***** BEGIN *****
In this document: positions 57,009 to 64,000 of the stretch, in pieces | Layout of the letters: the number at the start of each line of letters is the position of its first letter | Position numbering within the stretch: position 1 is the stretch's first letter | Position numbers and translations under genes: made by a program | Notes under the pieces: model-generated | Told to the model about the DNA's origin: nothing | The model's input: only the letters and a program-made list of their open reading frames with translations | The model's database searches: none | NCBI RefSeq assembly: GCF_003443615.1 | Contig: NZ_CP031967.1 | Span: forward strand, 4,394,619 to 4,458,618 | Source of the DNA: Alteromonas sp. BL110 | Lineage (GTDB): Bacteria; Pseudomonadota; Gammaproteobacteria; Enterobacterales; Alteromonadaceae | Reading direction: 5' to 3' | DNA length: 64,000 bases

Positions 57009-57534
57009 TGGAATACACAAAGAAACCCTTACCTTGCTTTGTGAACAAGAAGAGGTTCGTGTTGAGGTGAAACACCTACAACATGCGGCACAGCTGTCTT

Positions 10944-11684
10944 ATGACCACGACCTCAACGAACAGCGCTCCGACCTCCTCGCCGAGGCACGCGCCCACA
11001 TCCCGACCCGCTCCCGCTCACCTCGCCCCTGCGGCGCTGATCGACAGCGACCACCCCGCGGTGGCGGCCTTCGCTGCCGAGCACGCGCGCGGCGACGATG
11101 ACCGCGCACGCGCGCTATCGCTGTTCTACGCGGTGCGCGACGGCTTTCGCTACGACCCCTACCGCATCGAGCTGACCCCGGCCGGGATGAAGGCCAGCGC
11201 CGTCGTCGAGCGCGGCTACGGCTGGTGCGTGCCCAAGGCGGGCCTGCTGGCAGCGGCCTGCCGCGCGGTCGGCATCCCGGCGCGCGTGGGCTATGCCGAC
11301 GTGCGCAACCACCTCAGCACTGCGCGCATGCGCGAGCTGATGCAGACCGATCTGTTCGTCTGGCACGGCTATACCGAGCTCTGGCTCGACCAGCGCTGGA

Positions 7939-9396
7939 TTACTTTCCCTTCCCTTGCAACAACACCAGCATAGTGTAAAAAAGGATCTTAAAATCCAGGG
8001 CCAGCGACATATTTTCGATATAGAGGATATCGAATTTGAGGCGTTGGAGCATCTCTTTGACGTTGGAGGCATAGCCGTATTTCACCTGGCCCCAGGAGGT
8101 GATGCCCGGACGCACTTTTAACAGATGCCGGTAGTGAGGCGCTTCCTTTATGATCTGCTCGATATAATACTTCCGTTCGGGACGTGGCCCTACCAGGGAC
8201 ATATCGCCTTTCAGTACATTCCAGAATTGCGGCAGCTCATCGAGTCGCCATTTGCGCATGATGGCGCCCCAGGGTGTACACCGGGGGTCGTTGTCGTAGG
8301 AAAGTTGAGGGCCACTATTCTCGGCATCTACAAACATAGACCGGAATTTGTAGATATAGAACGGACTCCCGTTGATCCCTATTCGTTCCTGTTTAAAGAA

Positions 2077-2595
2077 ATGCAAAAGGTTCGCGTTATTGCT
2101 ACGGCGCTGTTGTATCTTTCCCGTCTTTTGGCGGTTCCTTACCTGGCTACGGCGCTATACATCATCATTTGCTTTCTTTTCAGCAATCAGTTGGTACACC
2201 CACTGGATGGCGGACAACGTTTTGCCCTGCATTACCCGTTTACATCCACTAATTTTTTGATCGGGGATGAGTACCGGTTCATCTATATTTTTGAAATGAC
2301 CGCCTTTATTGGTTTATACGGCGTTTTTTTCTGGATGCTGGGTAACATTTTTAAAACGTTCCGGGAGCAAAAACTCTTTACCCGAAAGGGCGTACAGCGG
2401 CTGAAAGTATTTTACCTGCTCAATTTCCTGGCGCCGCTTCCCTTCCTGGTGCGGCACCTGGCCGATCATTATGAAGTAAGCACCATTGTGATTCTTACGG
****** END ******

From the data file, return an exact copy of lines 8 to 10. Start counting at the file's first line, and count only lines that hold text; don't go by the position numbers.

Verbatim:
11201 CGTCGTCGAGCGCGGCTACGGCTGGTGCGTGCCCAAGGCGGGCCTGCTGGCAGCGGCCTGCCGCGCGGTCGGCATCCCGGCGCGCGTGGGCTATGCCGAC
11301 GTGCGCAACCACCTCAGCACTGCGCGCATGCGCGAGCTGATGCAGACCGATCTGTTCGTCTGGCACGGCTATACCGAGCTCTGGCTCGACCAGCGCTGGA

Positions 7939-9396